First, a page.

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Stanley Black & Decker integrates first metal 3D printed production part

Aided by Castor's intelligent software, the industrial manufacturer saw reduced costs and lead times

In many industries, one of the hurdles to the adoption of additive manufacturing is knowing how and when to implement the technology. Fortunately, this particular challenge is being addressed by a handful of software developers which are offering analytical tools to help companies determine which parts are best suited for AM production. One of these companies is Castor, an Israel-based startup that has developed a software platform that enables companies to optimize AM adoption.

The young company came onto our radar last year, when it was selected as part of the Stanley+Techstars Additive Manufacturing Accelerator hosted by industrial manufacturer Stanley Black & Decker and seed accelerator Techstars. The program propelled Castor and its technology ahead to the point where it has now helped Stanley Engineered Fastening to integrate its first metal 3D printed production part.

At its plant in Danbury, Connecticut, Stanley Engineered Fastening (SEF) relies on production line tooling, jigs and fixtures to offer one of the most diverse portfolios of fastening products to its clients. The tools used by the company often require customized components with complex geometries and are only needed in small quantities. Up until now, this has translated into high production costs and long iteration times (about eight weeks per iteration).

Stanley Black & Decker Castor

It is thus understandable that the company was interested in investigating additive manufacturing, which could help to reduce turnaround times and costs and increase production flexibility. Still, the transition wasn’t quite as easy as installing a machine.

At SEF, many of the company’s engineers are not trained in 3D printing technologies making it difficult to reap the full benefits of the technology. To address this skills gap, manufacturing engineer Moses Pezarkar—who was responsible for deploying the company’s smart factory solutions—utilized Castor’s Decision Support System software to determine which parts would be the best fit for AM.

Consisting of tools for technical analysis, cost-saving advice and machine and material recommendations, the software helped the SEF team to input a series of complex and traditionally expensive parts to produce and determine which of them would be best suited for AM. Ultimately, a Wire Lifter component was selected as the best candidate for metal 3D printing.

Stanley Black & Decker Castor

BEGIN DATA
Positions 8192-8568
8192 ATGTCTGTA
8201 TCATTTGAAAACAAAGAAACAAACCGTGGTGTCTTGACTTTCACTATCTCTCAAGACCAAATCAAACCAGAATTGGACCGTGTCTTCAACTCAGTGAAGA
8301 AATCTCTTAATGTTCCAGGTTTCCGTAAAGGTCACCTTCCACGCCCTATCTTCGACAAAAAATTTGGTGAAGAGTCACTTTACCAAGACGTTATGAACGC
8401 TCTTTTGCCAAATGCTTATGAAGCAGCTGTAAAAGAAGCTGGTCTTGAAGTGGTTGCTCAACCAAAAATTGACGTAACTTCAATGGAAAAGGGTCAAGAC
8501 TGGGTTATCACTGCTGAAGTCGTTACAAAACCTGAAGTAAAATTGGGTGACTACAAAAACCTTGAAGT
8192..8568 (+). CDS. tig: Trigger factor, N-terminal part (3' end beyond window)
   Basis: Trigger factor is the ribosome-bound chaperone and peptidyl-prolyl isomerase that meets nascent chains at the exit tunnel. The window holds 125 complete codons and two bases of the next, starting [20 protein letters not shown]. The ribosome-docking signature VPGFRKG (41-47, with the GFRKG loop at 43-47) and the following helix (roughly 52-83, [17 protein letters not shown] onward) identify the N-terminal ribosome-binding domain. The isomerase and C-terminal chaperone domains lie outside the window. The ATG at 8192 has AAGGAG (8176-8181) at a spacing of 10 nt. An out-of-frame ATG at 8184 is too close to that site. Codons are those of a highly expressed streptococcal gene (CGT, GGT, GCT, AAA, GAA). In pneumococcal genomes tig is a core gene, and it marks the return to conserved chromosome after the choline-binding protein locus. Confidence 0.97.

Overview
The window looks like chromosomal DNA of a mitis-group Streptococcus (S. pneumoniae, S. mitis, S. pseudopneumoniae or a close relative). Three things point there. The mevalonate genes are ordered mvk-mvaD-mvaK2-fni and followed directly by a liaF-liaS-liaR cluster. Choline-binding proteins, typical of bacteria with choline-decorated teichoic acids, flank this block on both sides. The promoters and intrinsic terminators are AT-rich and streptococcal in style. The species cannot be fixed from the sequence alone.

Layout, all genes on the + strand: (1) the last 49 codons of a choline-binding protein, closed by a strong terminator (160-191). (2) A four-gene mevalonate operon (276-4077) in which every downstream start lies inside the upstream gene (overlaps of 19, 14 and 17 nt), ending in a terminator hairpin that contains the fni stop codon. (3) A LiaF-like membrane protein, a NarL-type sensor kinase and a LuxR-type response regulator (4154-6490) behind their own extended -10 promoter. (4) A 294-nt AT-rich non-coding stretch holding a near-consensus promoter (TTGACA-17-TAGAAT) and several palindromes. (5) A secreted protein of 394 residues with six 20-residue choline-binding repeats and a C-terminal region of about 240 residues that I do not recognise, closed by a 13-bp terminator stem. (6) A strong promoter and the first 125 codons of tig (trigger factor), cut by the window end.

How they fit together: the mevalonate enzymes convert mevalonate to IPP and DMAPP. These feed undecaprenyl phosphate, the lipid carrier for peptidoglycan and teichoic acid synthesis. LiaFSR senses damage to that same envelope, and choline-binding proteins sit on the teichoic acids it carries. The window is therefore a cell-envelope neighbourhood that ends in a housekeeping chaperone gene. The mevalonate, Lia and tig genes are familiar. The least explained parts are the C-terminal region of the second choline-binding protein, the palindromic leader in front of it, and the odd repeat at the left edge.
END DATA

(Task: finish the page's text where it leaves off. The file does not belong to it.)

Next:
Castor’s software offered a series of recommendations on how to proceed with the part in order to match the mechanical properties of the original part’s material. These included printing the Wire Lifter on an EOS M-290 3D printer using Maraging Steel (1.2709). The software also recommended a 3D printing service for the job, FIT America.

A few sample parts were then delivered for the purpose of undergoing physical tests, including dimensional accuracy and usage tests (in a Heli-Coil product). In the end, the 3D printed part showcased good results.

The economic analysis of the 3D printing transition is even more noteworthy. According to Stanley Black & Decker, it was able to reduce production costs by nearly 50% by switching to AM for the part. More specifically, at an annual volume of 15 parts, the original part cost was $120 per part, while the 3D printed component was only $61 per part.

SEF also experienced a significant lead time reduction, from 8 weeks to just 9 days. The time savings have also translated to significant cost savings.

After seeing the success of integrating its first metal 3D printed part into a production line, the SEF team is now preparing to integrate 11 more 3D printed components into its production line equipment.

“I think that most organizations in 2019 understand that additive manufacturing has the ability to transform their business. However, the toughest part isn’t acknowledging the opportunity, it’s figuring out where and how to implement AM,” said Jon Walker, Business Development Manager of EOS North America. “Software like Castor, that automates the decision making process, minimizes the amount of time waster on ‘how’ and maximize AM’s disruptive potential.”

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Tess Boissonneault

Tess Boissonneault moved from her home of Montreal, Canada to the Netherlands in 2014 to pursue a master’s degree in Media Studies at the University of Amsterdam. It was during her time in Amsterdam that she became acquainted with 3D printing technology and began writing for a local additive manufacturing news platform. Now based in France, Tess has over two and a half years experience writing, editing and publishing additive manufacturing content with a particular interest in women working within the industry. She is an avid follower of the ever-evolving AM industry.

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